Credit rating improvement boosts UA's ability to acquire debt
Regents from the Arizona Board of Regents listen intently during a meeting in the North Ballroom in the Student Union Memorial Center on Thursday, Nov. 17. UA's credit rating is improving, but the university's next president will have to maintain debt financing.
UA's outstanding debt is projected to be $1.15 billion in the 2017 fiscal year, according to a report presented to the Arizona Board of Regents. Due to improving financial health, the cost of managing this debt has decreased in recent years, freeing up revenue sources, according to UA’s Chief Financial Officer Gregg Goldman.
Next year, the UA will spend 5.3 percent of revenue, or $104.2 million, to pay off debts and interest. If revenue grows as expected and with no unplanned debts accrued, the UA will spend only 2.3 percent of revenue servicing its debt by the year 2025.
Moody’s, an investor service which provides institutions with a credit rating, upgraded the UA from a negative to a stable outlook in 2015. Moody’s Investors Service credits the University of Arizona Health Network’s merger with Banner Health for the sudden change.
“The merger resolved UAHN’s financial liabilities, which Moody’s perceived could have adversely affected the UA,” Goldman said.
The UAHN was never directly intertwined with UA’s finances, but its loss of $6 million a month last year created a negative liability for the university, according to Chris Sigurdson, UA’s vice president of communications.
The increased rating immediately opened the opportunity to reduce interests paid by $850,000 on bonds sold to investors funding the Bioscience Partnership Building, Goldman said.
After the regents and the Arizona Legislature’s Joint Committee on Capital Review approve a proposal for the UA to obtain debt to maintain or finance infrastructure, the university sells bonds to investors. These investors, in turn, resell the university’s debt to institutions or individuals.
An improved credit rating allows the UA to decrease interest the university pays on these bonds. As a result, the university's capacity to hold debt increases and newly freed revenue can be reinvested or spent in other ways on campus, Goldman said.
A decrease in interest payments and continual payments to lower UA debts will continue to decrease the percent of revenue spent on servicing UA’s current and planned debt.
There are two types of debt held by the university: 29 percent is considered auxiliary debt and 71 percent academic debt. Auxiliary debt funds the construction of residence halls and parking garages. Revenue to pay auxiliary debts stems from students’ payments to live in dorms or utilize parking garages or the resources the structure provides.
Academic debt pays to construct new academic buildings and thereby expand research capability and student capacity. Tuition and funds from the state provide the revenue necessary to pay off the debt taken to cover the upfront costs.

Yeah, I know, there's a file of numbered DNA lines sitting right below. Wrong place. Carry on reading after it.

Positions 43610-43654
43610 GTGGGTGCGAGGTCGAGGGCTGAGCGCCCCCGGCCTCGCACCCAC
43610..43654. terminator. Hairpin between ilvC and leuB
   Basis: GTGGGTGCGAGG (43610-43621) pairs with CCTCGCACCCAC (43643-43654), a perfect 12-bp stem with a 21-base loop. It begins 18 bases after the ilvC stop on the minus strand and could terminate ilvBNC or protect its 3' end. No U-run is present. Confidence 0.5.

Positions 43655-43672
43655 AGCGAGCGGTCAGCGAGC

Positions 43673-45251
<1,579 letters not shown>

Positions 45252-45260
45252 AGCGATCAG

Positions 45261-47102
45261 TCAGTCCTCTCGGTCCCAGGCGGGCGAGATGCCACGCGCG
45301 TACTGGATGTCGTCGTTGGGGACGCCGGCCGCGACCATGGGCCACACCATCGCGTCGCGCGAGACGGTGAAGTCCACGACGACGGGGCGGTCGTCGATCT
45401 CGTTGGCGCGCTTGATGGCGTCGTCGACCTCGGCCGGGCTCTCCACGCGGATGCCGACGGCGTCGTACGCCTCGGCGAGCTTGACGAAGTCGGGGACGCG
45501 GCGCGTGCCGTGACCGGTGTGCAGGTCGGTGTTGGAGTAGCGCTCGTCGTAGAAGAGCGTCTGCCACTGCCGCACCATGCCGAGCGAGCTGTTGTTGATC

These types of debts constitute an investment in the university, which increase revenue over time by increasing student capacity and research quality, quantity and funding.
In the past, the UA acquired debt to fund deferred maintenance and infrastructure repair.
According to Goldman, the UA currently has $131 million in deferred maintenance costs and by 2025, an estimated $1 billion will be necessary to resolve UA’s deferred maintenance.
Although debt in the past has funded deferred maintenance, Goldman said he'd rather not borrow funds to address deferred maintenance. Rather, Goldman hopes opportunities will be found to fund UA’s deferred maintenance.
The UA currently has 170 days cash on hand, meaning it possesses the necessary funds to pay all operating costs from the next 170 days. When UA President Ann Weaver Hart began her tenure at the university, the UA had 80 days cash on hand, significantly below the 175 day average of similar universities.
This demonstrates the improving financial health of the university providing stability to investors and saving the university money.
Hart has expressed her desire that her successor has the resources available to pursue policies to move the university forward. Under Hart, the yearly cost of the university’s debt sits well below the eight percent of yearly revenue limit.
Goldman said the new UA president will set the direction on the acquisition of new debt and the projects funded by such debt.
Goldman commends the presidential search committee for not limiting its search to candidates with extensive academic backgrounds. The UA is a $2.2 billion yearly enterprise and the next president must be able to balance the business aspects of the university with its core academic message, according to Goldman.
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